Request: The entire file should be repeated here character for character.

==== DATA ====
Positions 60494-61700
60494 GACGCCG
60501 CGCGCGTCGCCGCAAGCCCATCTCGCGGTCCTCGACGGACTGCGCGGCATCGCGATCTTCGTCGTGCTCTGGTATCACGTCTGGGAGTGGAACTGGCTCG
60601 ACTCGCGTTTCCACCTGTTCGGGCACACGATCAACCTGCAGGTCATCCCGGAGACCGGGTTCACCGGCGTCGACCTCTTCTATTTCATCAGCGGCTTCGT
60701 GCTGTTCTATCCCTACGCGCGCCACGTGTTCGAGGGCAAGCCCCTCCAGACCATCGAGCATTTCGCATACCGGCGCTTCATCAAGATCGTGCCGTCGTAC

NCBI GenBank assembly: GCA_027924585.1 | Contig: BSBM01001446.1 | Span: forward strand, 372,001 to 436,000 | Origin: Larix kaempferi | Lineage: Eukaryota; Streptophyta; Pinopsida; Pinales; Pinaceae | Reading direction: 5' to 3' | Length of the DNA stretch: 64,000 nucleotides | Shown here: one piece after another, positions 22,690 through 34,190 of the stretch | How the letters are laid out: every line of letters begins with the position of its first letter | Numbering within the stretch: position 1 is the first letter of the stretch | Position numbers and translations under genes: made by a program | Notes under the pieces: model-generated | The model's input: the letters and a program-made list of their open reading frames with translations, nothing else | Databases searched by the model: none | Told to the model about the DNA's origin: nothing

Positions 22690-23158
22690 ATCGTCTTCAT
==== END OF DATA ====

Positions 60494-61700
60494 GACGCCG
60501 CGCGCGTCGCCGCAAGCCCATCTCGCGGTCCTCGACGGACTGCGCGGCATCGCGATCTTCGTCGTGCTCTGGTATCACGTCTGGGAGTGGAACTGGCTCG
60601 ACTCGCGTTTCCACCTGTTCGGGCACACGATCAACCTGCAGGTCATCCCGGAGACCGGGTTCACCGGCGTCGACCTCTTCTATTTCATCAGCGGCTTCGT
60701 GCTGTTCTATCCCTACGCGCGCCACGTGTTCGAGGGCAAGCCCCTCCAGACCATCGAGCATTTCGCATACCGGCGCTTCATCAAGATCGTGCCGTCGTAC

NCBI GenBank assembly: GCA_027924585.1 | Contig: BSBM01001446.1 | Span: forward strand, 372,001 to 436,000 | Origin: Larix kaempferi | Lineage: Eukaryota; Streptophyta; Pinopsida; Pinales; Pinaceae | Reading direction: 5' to 3' | Length of the DNA stretch: 64,000 nucleotides | Shown here: one piece after another, positions 22,690 through 34,190 of the stretch | How the letters are laid out: every line of letters begins with the position of its first letter | Numbering within the stretch: position 1 is the first letter of the stretch | Position numbers and translations under genes: made by a program | Notes under the pieces: model-generated | The model's input: the letters and a program-made list of their open reading frames with translations, nothing else | Databases searched by the model: none | Told to the model about the DNA's origin: nothing

Positions 22690-23158
22690 ATCGTCTTCAT